Bangladesh is dominated by a vast river delta of rich, fertile and flat land no more than 40 feet above sea level. That makes it especially susceptible to climate change. Scientists estimate that rising sea levels will claim as much as 17 percent of the country by 2050, displacing as many as 18 million people.
Bangladeshi photojournalist Probal Rashid was born in the rice-growing district of Gazipur in 1979, and has seen this threat first-hand. He’s made it his mission to document the threat industrialization, pollution and climate change pose
to his homeland. “I have witnessed the change from the beginning,” he says. “I noticed how a completely pristine rural area was swallowed up, how natural water reservoirs became poisonous, how extremely fertile agricultural land became unproductive along with the devastation of the natural forest.”
Rashid’s riveting photographs document the lives of those in Gazipur, Narayangonj, Keraniganj and Savar districts where mills and factories often pollute the air and water. “I always had to play hide and seek, so that I was not caught by any agent of factory-owners,” he says.
The garment industry wields tremendous influence in Bangladesh, where some 4,200 garment factories employ 4 million people and produce clothing for many western retailers. The industry has been under tremendous pressure to improve safety and workplace conditions in the wake of a building collapse that killed 1,100 people two years ago.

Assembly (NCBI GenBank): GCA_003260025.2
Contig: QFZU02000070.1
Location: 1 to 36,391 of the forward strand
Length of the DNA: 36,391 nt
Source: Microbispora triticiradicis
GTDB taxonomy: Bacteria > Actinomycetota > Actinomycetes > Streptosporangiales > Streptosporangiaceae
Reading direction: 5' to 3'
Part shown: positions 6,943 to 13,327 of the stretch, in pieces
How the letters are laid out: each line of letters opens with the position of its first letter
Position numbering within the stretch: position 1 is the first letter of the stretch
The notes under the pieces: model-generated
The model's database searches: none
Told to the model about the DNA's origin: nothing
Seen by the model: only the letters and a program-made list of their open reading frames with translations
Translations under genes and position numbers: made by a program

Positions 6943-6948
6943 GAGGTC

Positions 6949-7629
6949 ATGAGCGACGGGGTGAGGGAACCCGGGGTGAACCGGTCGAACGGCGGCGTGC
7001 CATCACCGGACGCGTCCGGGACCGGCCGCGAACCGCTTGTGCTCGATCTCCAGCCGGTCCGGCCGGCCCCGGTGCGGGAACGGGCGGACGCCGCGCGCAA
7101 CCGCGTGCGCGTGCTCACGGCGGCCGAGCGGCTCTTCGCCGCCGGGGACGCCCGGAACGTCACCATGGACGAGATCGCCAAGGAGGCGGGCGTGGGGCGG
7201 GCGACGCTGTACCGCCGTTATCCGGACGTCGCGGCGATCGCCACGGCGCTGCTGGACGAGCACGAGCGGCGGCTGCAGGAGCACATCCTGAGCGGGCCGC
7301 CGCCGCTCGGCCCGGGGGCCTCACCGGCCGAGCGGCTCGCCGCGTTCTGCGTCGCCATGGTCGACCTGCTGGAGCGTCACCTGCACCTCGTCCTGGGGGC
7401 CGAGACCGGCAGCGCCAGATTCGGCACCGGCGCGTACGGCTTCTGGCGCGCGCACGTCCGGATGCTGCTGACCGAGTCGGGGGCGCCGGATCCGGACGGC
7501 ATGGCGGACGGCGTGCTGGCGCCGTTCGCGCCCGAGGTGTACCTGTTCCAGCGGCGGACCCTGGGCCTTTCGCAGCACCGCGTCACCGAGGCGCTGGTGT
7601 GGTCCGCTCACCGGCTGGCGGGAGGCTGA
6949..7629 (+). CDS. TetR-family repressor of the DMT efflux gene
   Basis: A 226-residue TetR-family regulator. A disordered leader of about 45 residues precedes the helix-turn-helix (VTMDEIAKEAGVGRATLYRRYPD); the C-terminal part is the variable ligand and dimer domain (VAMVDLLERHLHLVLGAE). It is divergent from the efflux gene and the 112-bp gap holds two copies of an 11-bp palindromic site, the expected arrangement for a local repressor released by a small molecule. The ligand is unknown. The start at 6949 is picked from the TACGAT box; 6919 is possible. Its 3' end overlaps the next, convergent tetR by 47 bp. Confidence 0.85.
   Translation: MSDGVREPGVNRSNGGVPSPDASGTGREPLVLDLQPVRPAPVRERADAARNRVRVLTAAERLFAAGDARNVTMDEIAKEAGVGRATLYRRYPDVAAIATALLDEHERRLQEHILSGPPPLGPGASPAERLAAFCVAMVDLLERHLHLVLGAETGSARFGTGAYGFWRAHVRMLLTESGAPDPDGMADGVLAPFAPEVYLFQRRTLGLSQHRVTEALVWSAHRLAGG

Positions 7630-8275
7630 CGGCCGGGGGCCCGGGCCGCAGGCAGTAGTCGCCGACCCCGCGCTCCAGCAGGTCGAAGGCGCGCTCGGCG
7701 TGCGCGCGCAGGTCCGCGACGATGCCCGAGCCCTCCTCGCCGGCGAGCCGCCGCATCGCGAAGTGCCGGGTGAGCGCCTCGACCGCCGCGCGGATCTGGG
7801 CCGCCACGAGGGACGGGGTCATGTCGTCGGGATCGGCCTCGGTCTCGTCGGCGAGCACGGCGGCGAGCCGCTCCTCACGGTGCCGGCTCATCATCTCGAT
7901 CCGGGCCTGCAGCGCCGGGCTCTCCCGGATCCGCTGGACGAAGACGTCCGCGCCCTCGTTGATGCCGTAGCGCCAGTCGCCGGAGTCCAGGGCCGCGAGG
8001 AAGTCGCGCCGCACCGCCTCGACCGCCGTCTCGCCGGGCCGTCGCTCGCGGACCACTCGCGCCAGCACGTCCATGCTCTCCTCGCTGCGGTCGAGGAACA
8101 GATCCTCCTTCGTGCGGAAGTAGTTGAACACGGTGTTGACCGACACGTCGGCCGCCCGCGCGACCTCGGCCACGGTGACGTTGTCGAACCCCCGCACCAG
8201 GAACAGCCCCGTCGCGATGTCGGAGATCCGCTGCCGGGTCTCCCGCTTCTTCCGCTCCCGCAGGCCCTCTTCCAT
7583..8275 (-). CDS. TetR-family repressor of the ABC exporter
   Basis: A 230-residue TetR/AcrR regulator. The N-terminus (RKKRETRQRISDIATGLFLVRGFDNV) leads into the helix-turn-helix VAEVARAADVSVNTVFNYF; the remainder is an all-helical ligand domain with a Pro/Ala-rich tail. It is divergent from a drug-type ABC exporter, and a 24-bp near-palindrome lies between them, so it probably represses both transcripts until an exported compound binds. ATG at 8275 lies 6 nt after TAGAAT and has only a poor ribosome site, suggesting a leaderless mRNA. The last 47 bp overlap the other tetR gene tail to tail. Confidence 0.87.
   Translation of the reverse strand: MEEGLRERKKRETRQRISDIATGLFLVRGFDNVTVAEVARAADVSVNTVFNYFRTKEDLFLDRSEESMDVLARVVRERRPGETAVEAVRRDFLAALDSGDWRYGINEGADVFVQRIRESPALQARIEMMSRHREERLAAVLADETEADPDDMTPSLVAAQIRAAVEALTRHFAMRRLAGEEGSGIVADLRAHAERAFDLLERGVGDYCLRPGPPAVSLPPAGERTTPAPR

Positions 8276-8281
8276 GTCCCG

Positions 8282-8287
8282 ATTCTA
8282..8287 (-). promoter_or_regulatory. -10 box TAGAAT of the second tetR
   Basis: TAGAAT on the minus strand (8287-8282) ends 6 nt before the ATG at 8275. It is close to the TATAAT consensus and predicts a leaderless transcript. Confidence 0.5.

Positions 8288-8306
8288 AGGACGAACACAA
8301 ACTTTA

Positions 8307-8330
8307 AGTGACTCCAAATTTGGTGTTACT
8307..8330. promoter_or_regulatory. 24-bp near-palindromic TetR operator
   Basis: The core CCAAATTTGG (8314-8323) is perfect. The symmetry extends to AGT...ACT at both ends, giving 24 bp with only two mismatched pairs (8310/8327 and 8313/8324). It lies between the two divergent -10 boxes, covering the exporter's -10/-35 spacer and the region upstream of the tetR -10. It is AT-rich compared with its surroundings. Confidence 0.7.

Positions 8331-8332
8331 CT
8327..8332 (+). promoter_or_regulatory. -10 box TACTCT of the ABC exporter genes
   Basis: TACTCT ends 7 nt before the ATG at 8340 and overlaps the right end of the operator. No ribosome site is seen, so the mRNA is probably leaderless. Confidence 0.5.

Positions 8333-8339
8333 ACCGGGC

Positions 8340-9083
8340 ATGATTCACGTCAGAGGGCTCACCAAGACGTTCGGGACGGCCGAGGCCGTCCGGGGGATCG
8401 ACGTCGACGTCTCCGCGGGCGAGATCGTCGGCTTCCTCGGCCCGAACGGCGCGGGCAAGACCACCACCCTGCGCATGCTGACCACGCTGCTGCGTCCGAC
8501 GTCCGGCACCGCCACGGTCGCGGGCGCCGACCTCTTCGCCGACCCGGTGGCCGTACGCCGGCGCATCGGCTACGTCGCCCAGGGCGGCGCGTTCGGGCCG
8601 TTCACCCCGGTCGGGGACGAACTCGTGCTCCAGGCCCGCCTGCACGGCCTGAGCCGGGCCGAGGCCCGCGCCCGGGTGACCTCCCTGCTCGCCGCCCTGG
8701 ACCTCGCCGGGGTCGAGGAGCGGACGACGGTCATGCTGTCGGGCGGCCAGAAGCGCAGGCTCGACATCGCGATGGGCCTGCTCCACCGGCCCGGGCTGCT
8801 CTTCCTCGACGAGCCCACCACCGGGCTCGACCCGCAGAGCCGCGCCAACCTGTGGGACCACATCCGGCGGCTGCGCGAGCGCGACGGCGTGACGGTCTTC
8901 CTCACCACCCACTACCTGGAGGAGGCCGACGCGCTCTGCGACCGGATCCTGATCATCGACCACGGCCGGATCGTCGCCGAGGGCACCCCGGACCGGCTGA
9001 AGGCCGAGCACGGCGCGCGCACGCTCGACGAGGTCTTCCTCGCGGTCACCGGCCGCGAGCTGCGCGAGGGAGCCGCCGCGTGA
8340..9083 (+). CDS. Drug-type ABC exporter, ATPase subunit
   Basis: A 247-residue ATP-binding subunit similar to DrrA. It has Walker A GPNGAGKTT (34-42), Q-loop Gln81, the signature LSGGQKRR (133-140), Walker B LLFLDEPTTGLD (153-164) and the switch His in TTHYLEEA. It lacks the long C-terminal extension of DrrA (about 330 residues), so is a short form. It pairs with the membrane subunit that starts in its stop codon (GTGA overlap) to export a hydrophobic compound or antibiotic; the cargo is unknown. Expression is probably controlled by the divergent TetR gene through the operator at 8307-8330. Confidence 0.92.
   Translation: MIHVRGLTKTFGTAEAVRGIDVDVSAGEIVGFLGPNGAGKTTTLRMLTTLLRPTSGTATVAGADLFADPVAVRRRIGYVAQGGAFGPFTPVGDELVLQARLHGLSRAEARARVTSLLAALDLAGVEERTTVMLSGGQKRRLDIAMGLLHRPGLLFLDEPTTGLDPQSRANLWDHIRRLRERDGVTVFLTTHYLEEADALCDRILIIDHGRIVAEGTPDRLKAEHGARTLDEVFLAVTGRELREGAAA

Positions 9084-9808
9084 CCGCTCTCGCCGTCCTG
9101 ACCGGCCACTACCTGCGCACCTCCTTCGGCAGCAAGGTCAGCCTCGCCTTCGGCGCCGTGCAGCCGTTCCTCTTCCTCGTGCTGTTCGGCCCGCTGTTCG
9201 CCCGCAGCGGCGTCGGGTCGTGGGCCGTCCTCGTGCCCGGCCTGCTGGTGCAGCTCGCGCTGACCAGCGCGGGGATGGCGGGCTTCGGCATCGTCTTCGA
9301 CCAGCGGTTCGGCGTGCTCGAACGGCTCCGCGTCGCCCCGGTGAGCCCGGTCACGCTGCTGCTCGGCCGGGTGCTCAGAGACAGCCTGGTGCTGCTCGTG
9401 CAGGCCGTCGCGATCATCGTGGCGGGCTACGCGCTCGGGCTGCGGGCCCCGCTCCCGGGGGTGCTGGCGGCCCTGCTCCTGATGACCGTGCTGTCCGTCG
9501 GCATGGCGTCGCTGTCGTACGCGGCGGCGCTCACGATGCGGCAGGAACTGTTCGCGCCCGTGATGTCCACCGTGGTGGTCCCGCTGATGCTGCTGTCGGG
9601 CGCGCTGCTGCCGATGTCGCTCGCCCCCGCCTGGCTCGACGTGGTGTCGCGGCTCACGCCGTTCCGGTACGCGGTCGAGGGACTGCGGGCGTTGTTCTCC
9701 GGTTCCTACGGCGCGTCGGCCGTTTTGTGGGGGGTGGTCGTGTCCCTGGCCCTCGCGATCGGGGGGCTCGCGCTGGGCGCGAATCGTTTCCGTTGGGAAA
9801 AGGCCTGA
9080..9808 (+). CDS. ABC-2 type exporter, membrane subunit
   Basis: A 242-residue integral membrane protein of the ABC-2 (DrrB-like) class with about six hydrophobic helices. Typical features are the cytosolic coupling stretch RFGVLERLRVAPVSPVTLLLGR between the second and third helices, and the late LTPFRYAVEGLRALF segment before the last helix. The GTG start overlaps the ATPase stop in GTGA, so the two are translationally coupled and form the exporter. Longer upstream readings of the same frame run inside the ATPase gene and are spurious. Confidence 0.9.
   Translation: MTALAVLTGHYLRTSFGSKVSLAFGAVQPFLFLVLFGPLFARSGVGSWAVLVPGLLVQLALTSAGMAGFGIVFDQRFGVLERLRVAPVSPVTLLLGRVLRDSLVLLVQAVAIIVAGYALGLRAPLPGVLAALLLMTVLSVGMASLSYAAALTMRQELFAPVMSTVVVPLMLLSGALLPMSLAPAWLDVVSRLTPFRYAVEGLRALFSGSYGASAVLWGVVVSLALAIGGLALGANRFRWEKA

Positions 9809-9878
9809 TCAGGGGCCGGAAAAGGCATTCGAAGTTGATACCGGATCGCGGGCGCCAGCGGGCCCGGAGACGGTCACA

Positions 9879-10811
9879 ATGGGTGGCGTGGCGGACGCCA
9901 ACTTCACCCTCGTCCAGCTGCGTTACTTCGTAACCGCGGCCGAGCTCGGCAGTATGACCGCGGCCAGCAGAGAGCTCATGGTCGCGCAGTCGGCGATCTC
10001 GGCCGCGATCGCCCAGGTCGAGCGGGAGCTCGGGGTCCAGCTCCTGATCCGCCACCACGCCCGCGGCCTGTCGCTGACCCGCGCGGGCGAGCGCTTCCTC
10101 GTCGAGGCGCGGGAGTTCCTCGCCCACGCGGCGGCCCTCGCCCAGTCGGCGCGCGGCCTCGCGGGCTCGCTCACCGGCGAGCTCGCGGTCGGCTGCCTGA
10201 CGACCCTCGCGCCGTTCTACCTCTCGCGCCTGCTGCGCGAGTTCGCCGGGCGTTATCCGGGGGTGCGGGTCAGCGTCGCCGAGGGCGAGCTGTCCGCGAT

The photographer made a point of talking to those who live and work alongside the factories. Although the factories provide much-needed jobs, lax regulation threatens their health and safety. At a factory in Gazipur, Rashid said he saw teen-age boys working with black iron oxide–often used as a pigment—without goggles, masks, or other protective equipment. They often breath in pollutants while earning between $7 and $29 per month. Others he met lived near rivers, streams and reservoirs so polluted they couldn’t use the water. Rashid heard of people suffering from tuberculosis and cancer.
Bangladesh produces 3 percent of the world’s carbon emissions, but will be disproportionately impacted by effects of climate change. As temperatures rise, summers will grow hotter and the monsoon season more violent. “The regular and severe natural hazards that Bangladesh already suffers from—tropical cyclones, river erosion, flood, landslides and drought—are all set to increase in intensity and frequency as a result of climate change,” Rashid says.
Rashid already has seen the devastation this will cause. He was in Satkhira four years ago when torrential rains caused the Kapotakka River to overrun its banks. His photos humanize the tragedy by drawing attention to those directly impacted. He hopes his images raise awareness of challenges his country cannot tackle alone. “If Bangladesh’s government, along with the international community, is proactive to force the Bangladeshi factory owners to properly maintain environmental codes, industrial pollution will come down,” Rashid says. “Climate change is a global issue. Bangladesh is the victim. So, to mitigate this problem in Bangladesh is the responsibility of the global community.”